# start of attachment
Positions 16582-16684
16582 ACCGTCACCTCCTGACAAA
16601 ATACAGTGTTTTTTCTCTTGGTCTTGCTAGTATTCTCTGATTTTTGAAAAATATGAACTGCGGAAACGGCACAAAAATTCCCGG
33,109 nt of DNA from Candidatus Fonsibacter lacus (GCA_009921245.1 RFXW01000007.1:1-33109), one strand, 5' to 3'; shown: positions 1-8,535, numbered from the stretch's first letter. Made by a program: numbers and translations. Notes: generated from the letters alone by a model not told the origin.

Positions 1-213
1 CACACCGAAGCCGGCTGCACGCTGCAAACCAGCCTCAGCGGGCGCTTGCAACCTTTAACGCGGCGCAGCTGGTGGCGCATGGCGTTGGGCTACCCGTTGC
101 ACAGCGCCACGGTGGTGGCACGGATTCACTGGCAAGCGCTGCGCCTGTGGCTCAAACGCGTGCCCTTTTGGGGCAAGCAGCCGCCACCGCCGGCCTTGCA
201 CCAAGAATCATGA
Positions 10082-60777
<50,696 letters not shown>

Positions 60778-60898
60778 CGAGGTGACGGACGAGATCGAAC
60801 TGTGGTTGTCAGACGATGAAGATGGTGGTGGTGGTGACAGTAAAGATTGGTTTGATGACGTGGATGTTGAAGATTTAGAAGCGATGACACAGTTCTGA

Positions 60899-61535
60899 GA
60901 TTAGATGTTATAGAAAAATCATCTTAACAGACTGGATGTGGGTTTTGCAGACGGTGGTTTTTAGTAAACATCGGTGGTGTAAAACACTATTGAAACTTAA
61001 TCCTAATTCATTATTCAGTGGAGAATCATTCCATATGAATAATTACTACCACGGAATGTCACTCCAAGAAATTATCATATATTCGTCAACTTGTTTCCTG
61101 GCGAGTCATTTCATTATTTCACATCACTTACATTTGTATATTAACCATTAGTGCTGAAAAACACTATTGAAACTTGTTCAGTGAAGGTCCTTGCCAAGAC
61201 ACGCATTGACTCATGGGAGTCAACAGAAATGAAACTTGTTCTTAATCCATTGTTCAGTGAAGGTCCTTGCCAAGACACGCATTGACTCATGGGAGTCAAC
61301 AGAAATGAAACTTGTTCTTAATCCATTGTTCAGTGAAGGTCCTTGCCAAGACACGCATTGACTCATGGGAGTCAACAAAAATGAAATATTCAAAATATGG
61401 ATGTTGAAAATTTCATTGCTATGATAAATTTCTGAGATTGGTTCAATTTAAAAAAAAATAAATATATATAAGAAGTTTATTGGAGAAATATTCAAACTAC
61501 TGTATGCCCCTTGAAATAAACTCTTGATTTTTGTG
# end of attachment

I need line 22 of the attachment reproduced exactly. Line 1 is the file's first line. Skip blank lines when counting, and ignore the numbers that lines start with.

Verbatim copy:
61501 TGTATGCCCCTTGAAATAAACTCTTGATTTTTGTG